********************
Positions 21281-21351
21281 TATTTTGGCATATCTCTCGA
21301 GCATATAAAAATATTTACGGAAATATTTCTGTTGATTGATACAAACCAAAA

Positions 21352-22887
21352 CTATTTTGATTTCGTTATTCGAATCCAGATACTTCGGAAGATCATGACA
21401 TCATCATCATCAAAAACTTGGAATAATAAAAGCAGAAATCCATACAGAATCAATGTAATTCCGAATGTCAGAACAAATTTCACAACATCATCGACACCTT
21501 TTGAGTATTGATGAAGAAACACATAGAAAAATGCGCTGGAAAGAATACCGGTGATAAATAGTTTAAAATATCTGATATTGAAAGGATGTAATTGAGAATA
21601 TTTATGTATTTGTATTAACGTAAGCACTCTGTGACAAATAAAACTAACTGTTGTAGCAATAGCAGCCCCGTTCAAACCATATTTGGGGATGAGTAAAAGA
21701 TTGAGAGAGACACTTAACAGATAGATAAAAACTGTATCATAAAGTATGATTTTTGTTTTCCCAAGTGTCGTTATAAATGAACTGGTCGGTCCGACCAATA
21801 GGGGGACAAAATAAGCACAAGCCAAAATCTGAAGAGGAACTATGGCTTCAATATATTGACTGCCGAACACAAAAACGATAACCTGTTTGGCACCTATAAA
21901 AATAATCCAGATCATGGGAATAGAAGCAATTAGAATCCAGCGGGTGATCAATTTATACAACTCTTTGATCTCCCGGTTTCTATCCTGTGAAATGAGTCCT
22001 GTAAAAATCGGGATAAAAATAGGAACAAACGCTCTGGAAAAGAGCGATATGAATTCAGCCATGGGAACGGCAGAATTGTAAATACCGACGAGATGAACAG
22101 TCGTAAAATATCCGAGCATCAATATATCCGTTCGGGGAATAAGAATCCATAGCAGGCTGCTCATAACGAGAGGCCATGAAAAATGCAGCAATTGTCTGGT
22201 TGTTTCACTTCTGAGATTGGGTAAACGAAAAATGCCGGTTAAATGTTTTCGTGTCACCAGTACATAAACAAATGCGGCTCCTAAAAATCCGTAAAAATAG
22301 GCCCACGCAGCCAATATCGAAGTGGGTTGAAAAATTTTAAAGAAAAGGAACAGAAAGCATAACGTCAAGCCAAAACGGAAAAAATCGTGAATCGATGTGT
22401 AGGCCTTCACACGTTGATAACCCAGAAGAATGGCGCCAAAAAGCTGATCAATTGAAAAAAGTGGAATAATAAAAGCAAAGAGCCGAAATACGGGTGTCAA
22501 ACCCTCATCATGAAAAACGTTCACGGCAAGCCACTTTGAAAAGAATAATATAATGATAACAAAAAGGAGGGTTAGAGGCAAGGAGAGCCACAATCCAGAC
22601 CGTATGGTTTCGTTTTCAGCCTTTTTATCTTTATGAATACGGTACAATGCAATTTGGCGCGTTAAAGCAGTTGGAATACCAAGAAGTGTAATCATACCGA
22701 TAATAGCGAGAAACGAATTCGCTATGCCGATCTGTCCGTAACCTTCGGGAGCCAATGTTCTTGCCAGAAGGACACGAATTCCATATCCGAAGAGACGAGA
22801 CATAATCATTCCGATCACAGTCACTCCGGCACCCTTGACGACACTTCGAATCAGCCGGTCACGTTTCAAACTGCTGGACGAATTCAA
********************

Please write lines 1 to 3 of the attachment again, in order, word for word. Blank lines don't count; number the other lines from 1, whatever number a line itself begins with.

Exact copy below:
Positions 21281-21351
21281 TATTTTGGCATATCTCTCGA
21301 GCATATAAAAATATTTACGGAAATATTTCTGTTGATTGATACAAACCAAAA